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Trauma Surg Acute Care Open. 2018 Jul 30;3(1):e000164. doi: 10.1136/tsaco-2018-000164. eCollection 2018.

Point-of-care biliary ultrasound in the emergency department (BUSED): implications for surgical referral and emergency department wait times.

Author information

1
Department of Surgery, Western University, London, Ontario, Canada.
2
Division of Critical Care Medicine, Western University, London, Ontario, Canada.
3
Schulich School of Medicine and Dentistry, Western University, London, Ontario, Canada.
4
Division of Emergency Medicine, Western University, London, Ontario, Canada.

Abstract

Background:

Patients with uncomplicated biliary disease frequently present to the emergency department for assessment. To improve bedside clinical decision making, biliary point-of-care ultrasound (POCUS) in the emergency department has emerged as a diagnostic tool. The purpose of this study is to analyze the usefulness of POCUS in predicting the need for surgical intervention in biliary disease.

Methods:

A retrospective study of patients visiting the emergency department who received a biliary POCUS from December 1, 2016 to July 15, 2017 was performed. The physician interpretations of the biliary POCUS scans were collected, as well as data from the electronic health records including lab values, the subsequent use of diagnostic imaging, surgical consultation or intervention, and 28 days follow-up for representation or complication.

Results:

Two hundred and eighty-three patients were identified as having received biliary POCUS. Of the patients referred to general surgery who received biliary POCUS 43% received a cholecystectomy. For the outcome of cholecystectomy, the finding of gallstones on POCUS was 55% sensitive (95% CI 40% to 70%) and 92% specific (95% CI 87% to 95%). A sonographic Murphy's sign was 16% sensitive (95% CI 7% to 30%) but 95% specific (95% CI 92% to 97%) and, gallbladder wall thickness was 18% sensitive (95% CI 9% to 33%) and 98% specific (95% CI 95% to 99%). Patients who received POCUS but did not proceed to confirmatory radiology department imaging had a shorter length of stay (433 min ± 50 min vs. 309 min ± 30 min, P<0.001).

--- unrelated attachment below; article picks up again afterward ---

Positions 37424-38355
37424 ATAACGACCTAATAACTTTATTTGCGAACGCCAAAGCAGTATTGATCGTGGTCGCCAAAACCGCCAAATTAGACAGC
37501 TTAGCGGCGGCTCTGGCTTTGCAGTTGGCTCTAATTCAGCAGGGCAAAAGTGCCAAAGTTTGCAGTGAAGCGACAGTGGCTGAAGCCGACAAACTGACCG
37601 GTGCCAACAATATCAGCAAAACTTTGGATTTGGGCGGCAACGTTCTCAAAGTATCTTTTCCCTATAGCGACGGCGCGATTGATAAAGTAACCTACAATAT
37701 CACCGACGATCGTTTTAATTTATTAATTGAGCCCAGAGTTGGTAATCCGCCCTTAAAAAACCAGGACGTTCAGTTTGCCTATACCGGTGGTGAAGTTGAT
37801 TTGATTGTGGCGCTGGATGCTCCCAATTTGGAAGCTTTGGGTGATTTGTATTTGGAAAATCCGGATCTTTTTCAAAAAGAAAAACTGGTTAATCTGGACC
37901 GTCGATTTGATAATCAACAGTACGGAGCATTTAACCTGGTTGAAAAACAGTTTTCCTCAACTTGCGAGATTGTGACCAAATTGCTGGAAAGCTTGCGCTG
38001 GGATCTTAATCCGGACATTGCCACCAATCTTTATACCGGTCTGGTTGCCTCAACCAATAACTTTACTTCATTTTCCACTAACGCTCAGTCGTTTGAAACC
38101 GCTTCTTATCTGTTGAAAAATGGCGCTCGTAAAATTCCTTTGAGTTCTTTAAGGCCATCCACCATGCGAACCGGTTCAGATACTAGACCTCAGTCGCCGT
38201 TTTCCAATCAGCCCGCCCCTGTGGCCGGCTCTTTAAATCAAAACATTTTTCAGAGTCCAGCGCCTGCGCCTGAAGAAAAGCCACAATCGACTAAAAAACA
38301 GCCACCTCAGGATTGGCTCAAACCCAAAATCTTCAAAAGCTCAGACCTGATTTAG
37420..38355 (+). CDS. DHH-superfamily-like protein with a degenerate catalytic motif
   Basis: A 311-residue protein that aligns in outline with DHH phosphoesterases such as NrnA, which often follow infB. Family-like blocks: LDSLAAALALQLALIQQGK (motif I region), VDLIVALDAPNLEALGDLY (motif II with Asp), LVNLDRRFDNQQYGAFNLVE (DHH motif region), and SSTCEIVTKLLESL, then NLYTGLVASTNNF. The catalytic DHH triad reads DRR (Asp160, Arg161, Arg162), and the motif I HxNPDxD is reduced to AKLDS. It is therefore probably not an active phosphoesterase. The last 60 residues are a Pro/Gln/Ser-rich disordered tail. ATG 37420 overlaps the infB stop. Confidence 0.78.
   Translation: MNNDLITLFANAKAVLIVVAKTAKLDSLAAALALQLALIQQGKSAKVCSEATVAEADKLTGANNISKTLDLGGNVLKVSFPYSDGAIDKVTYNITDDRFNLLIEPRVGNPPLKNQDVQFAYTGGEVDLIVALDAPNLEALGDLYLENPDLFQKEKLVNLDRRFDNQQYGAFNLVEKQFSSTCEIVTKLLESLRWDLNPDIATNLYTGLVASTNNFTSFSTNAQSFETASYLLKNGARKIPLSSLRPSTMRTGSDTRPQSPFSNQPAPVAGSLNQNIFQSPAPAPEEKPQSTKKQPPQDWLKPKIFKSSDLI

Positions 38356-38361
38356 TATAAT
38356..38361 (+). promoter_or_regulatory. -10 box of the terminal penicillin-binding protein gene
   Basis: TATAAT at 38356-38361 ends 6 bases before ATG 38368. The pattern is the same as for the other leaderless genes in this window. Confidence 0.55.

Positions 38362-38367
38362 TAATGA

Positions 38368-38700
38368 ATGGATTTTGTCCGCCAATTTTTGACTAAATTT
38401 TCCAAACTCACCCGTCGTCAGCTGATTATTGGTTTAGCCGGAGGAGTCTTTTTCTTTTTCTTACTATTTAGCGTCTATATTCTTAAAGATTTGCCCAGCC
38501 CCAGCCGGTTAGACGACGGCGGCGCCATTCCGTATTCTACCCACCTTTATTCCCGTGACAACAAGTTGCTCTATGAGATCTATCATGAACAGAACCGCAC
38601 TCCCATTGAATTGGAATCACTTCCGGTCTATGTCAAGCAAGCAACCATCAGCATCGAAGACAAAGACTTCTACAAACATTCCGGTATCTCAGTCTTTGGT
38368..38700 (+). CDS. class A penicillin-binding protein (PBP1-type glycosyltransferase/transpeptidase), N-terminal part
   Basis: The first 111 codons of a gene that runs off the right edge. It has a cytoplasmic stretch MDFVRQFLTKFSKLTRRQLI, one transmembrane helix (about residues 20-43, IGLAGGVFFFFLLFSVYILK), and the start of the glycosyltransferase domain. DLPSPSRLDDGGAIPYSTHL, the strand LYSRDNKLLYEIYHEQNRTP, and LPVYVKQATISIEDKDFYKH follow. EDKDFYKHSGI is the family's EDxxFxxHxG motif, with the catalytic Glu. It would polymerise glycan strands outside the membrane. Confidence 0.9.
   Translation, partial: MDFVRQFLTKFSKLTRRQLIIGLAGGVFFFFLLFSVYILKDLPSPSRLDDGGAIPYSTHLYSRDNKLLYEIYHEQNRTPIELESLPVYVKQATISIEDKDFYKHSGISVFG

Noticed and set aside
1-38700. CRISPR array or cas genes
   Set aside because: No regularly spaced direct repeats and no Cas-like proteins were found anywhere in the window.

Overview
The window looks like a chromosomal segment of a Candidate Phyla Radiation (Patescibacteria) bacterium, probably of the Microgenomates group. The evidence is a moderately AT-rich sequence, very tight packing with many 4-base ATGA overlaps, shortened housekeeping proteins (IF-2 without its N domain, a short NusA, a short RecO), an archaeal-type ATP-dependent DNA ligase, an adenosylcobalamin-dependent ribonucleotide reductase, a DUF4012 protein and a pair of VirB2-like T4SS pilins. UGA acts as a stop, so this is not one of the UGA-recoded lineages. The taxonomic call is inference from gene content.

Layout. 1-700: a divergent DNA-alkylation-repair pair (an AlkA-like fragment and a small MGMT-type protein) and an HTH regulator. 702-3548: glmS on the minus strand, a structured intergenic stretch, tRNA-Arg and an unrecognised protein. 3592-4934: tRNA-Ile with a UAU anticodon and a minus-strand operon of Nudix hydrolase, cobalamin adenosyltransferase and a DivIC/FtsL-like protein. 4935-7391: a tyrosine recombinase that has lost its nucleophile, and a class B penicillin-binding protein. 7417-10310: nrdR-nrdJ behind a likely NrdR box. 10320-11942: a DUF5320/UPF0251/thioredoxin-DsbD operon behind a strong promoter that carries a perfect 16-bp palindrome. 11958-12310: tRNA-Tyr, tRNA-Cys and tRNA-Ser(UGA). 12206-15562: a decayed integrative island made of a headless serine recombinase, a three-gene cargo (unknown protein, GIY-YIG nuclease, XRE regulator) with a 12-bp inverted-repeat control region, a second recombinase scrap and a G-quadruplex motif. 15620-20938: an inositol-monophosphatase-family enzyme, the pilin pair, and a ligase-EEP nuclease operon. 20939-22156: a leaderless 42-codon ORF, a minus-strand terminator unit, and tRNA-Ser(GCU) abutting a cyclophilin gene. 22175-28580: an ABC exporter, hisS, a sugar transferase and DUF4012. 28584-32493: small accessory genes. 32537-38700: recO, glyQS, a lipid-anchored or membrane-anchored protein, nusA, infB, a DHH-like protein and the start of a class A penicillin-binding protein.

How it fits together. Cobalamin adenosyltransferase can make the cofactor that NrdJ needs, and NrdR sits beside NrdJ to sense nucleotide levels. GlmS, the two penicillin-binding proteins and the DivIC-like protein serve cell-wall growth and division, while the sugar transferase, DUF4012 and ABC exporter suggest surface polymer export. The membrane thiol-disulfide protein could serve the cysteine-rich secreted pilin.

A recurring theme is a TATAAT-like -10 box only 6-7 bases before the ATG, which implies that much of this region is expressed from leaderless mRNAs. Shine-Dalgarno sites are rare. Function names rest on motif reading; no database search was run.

Discussion:

Point-of-care biliary ultrasound performed by emergency physicians provides timely access to diagnostic information. Positive findings of gallstones and increased gallbladder wall thickness are highly predictive of the need for surgical intervention, and use of POCUS is associated with shorter ER visits.

Level of evidence:

Retrospective cohort study, level III.

KEYWORDS:

cholecystectomy; gallbladder; point of care; ultrasonography

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